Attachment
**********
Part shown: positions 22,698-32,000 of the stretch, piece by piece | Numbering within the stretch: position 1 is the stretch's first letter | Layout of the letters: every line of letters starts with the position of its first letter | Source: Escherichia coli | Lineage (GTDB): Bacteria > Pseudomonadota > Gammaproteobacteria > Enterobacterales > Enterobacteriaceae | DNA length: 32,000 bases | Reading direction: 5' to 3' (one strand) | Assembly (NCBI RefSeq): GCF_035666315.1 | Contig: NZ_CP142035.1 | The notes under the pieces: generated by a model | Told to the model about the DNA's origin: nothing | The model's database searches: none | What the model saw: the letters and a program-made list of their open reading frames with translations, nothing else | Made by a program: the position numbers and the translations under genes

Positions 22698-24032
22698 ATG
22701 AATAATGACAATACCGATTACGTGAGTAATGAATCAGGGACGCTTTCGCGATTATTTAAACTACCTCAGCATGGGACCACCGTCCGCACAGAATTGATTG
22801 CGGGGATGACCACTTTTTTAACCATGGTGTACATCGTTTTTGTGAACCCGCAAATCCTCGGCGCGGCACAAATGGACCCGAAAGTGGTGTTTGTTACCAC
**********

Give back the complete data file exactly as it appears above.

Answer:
Part shown: positions 22,698-32,000 of the stretch, piece by piece | Numbering within the stretch: position 1 is the stretch's first letter | Layout of the letters: every line of letters starts with the position of its first letter | Source: Escherichia coli | Lineage (GTDB): Bacteria > Pseudomonadota > Gammaproteobacteria > Enterobacterales > Enterobacteriaceae | DNA length: 32,000 bases | Reading direction: 5' to 3' (one strand) | Assembly (NCBI RefSeq): GCF_035666315.1 | Contig: NZ_CP142035.1 | The notes under the pieces: generated by a model | Told to the model about the DNA's origin: nothing | The model's database searches: none | What the model saw: the letters and a program-made list of their open reading frames with translations, nothing else | Made by a program: the position numbers and the translations under genes

Positions 22698-24032
22698 ATG
22701 AATAATGACAATACCGATTACGTGAGTAATGAATCAGGGACGCTTTCGCGATTATTTAAACTACCTCAGCATGGGACCACCGTCCGCACAGAATTGATTG
22801 CGGGGATGACCACTTTTTTAACCATGGTGTACATCGTTTTTGTGAACCCGCAAATCCTCGGCGCGGCACAAATGGACCCGAAAGTGGTGTTTGTTACCAC